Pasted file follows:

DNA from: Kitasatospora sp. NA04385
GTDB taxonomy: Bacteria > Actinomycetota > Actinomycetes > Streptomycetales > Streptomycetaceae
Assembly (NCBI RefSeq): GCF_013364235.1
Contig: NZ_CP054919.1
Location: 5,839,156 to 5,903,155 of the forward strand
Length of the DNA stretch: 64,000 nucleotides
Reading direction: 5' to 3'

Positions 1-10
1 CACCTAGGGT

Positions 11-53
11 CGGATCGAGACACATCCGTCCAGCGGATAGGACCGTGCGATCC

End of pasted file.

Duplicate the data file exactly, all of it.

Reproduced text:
DNA from: Kitasatospora sp. NA04385
GTDB taxonomy: Bacteria > Actinomycetota > Actinomycetes > Streptomycetales > Streptomycetaceae
Assembly (NCBI RefSeq): GCF_013364235.1
Contig: NZ_CP054919.1
Location: 5,839,156 to 5,903,155 of the forward strand
Length of the DNA stretch: 64,000 nucleotides
Reading direction: 5' to 3'

Positions 1-10
1 CACCTAGGGT

Positions 11-53
11 CGGATCGAGACACATCCGTCCAGCGGATAGGACCGTGCGATCC